School is a challenge. He seems to either escalate or get so lethargic that he cannot move. He seems unable to “reset” himself, he stays “on guard” and anxious.  He does not like to go to PE or to lunch because he says that the other kids  “pick on him and hit him”.  On the playground he plays mainly with girls, and the boys seem to ignore him.  When he runs he does so with abandon bumping into people and things and barely noticing. His gait is awkward and when he runs his arms are up and sometimes he runs on his tip toes. He does not seem to respond to facial expressions or to be able to register empathy for others. He complains that things “hurt” him even when there is no evidence of that.

         Making eye contact and following a slow moving object is impossible for him without accompanied very cues. Hyper sensitive to smells, he complains about odors in art class, the lunchroom and on the school bus.

         Recall of academic information is difficult and varied repetition seems to be the best learning path at this time.

       Easily upset and emotionally labile, he seems uncomfortable in his own “skin”.

 Children on the spectrum often have pronounced sensory issues. To understand Johnny’s primary areas of concern, how therapy helps, and what can parents do at home, please refer to the following chart.

Presenting Issue Behavioral Manifestation Sensory Processing Concern Treatment Approach* Anticipated Outcomes
Auditory Concerns:

Easily startled by unexpected noises

Easily Distracted

Screams and yells and has temper tantrums Not hearing sounds with auditory figure ground discrimination or with sound/activity relationships

Attention floats and does not stay on topic

The Listening Program ™

Games that incorporate unexpected noises with the “warnings” of noises decreasing as tolerance increases

Increased noise tolerance

Increase attention to task with diminishing supports

Visual Concerns:

Does not seem to see objects in his immediate visual field

Bumps into people and things and falls a lot Visual figure ground and visual constancy issues

Does not use visual motor ideation to plan movements

Obstacle courses

Use of weight appropriate free weights during gross motor games to increase sense of body in space

Increased motor planning in familiar situations—translating this into less familiar tasks as tolerated

Always on the go

Takes risks during play

Seeks movement

Does not know how to slow self down and he just builds momentum until outside forces slow him (teacher, etc.) Perseverative quality to his movements

Skewed motor planning

Depressed vestibular processing

Quick change activities where increasingly the sequence or order of things changes and he has to make movement, planning and/or postural adjustments Slow it down!  Have the child make a “plan” keep it to a maximum of 4 things—1stdo____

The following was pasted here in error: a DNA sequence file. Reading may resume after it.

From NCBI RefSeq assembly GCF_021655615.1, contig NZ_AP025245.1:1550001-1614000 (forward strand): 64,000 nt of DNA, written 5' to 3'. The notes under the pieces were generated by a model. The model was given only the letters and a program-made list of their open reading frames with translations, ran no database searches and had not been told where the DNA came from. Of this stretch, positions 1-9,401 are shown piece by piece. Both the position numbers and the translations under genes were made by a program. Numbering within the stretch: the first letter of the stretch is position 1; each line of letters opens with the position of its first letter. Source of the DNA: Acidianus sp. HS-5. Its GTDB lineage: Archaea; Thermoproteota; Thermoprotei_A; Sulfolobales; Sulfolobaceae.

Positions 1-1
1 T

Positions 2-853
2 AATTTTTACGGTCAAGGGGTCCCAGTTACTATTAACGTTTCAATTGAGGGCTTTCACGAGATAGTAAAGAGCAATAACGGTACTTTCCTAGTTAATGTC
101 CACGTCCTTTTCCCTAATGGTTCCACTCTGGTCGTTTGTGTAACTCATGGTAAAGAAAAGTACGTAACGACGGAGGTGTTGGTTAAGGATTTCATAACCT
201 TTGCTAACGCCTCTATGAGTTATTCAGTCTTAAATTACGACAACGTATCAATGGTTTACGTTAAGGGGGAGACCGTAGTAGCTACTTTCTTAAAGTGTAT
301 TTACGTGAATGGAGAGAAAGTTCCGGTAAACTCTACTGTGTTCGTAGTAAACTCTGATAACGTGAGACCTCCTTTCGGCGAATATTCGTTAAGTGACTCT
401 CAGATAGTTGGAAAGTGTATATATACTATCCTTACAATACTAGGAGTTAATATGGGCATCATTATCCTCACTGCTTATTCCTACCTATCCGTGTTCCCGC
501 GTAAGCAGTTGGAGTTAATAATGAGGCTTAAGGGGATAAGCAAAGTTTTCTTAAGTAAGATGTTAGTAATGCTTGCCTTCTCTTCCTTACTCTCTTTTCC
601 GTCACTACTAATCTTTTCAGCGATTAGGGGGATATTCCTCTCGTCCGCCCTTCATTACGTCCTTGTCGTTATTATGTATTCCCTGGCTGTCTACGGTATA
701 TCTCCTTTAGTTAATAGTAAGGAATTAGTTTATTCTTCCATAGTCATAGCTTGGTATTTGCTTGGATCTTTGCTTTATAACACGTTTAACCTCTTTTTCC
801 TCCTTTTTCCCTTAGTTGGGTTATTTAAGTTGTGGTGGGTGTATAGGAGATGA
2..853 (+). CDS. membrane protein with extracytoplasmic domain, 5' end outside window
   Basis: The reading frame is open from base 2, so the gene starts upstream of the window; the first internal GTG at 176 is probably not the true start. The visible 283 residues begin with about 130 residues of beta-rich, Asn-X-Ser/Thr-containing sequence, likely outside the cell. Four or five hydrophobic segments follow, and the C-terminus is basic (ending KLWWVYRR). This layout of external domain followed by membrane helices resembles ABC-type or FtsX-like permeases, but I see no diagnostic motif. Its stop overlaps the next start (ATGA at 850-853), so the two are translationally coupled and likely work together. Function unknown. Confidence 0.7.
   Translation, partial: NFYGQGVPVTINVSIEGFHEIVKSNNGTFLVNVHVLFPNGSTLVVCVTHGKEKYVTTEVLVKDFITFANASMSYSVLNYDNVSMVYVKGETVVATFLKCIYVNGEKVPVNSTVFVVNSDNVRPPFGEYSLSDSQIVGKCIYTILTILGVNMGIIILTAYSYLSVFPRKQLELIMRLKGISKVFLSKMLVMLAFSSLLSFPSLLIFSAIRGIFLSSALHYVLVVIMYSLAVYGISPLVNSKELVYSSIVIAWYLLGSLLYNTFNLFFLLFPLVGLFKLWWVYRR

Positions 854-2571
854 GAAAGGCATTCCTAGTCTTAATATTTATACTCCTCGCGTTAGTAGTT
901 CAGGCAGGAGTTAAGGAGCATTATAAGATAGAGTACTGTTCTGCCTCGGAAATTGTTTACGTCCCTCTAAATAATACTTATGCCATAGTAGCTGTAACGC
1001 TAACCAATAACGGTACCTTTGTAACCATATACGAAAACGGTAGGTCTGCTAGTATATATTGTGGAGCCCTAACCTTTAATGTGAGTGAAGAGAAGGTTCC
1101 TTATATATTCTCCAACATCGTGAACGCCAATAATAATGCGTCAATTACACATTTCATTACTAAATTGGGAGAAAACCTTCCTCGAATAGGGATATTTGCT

2nd , 3rd and 4th ___

stick to the plan and make choices for the next time


Habituates wearing the same clothes

Expresses discomfort when touched

Demonstrates exaggerated responses to touch

Tantrums if “right” clothes not available

Will not try to put on anything new even if pre-washed

Gets into fights when he is trying to make friends

Tactile defensive behaviors

This causes adverse emotional reactions both in school and home

Timed trials for adjusting to new fabrics: i.e. “you only have to wear this for 3 minutes” or only while you are brushing your teeth and increase time tolerances

Provide “expected” unexpected touch and rate with child the reactions

Increased ability to tolerate new fabrics and to try new pieces of clothing

Modulated reactions to touch


Smell in lunchroom, art class, etc. are noxious to him

Nutrition issues and he becomes lethargic in the afternoons due to lack of food and this impacts his school work Textures in mouth may be a negative trigger and over-sensitivity to smell is operating here Make a dinner “Tapas” bar where he gets to eat whatever he usually chooses but must also take a taste and intentionally smell a new food Increase repertoire of tolerated foods

Will eat in the lunchroom with support—first place him near the door and then slowly move him into the room


Easily upset

Difficult for him to self-regulate

Labile mood swings

Few friends

Hard for him to enter into group play

Uncomfortable with who he is

Unpredictable behaviors make it hard to anticipate his needs

Peers see him as “weird” so he is often not asked to play and when he asks he is often rejected

Isolated from others in classroom group time due to behaviors

Almost absent self-regulation skills

Chaotic responses not always fitting the circumstance

Social isolation

Organizational deficits

Make a game together where he is in charge of making the rules (but you are in charge of making it reasonable) and “rig” it so (gently) he is not always “winning”.  Warn him of this in advance and talk about reactions and choices make a “reaction box”©*** Use gross motor games to create simulated social and motor planning actions and activities and get him into a new comfort zone!

*Treatment Approaches are suggested ones there are many ways to address these issues

**The Listening Program ™–available commercially

***The “reaction box”—exclusive to Children’s Special Services, LLC  Get a heavy cardboard man’s shoe box; decorate it with paint, contact paper, etc. put in it on separate slips of paper good behavior choices ONLY. When he is upset let him pound on the box for a while and then he picks a choice out of the box and you help him achieve that “choice”.

So what do you treat first?  Everything! That is Occupational Therapy, changing the context in which one lives so that life can be lived with greater ease.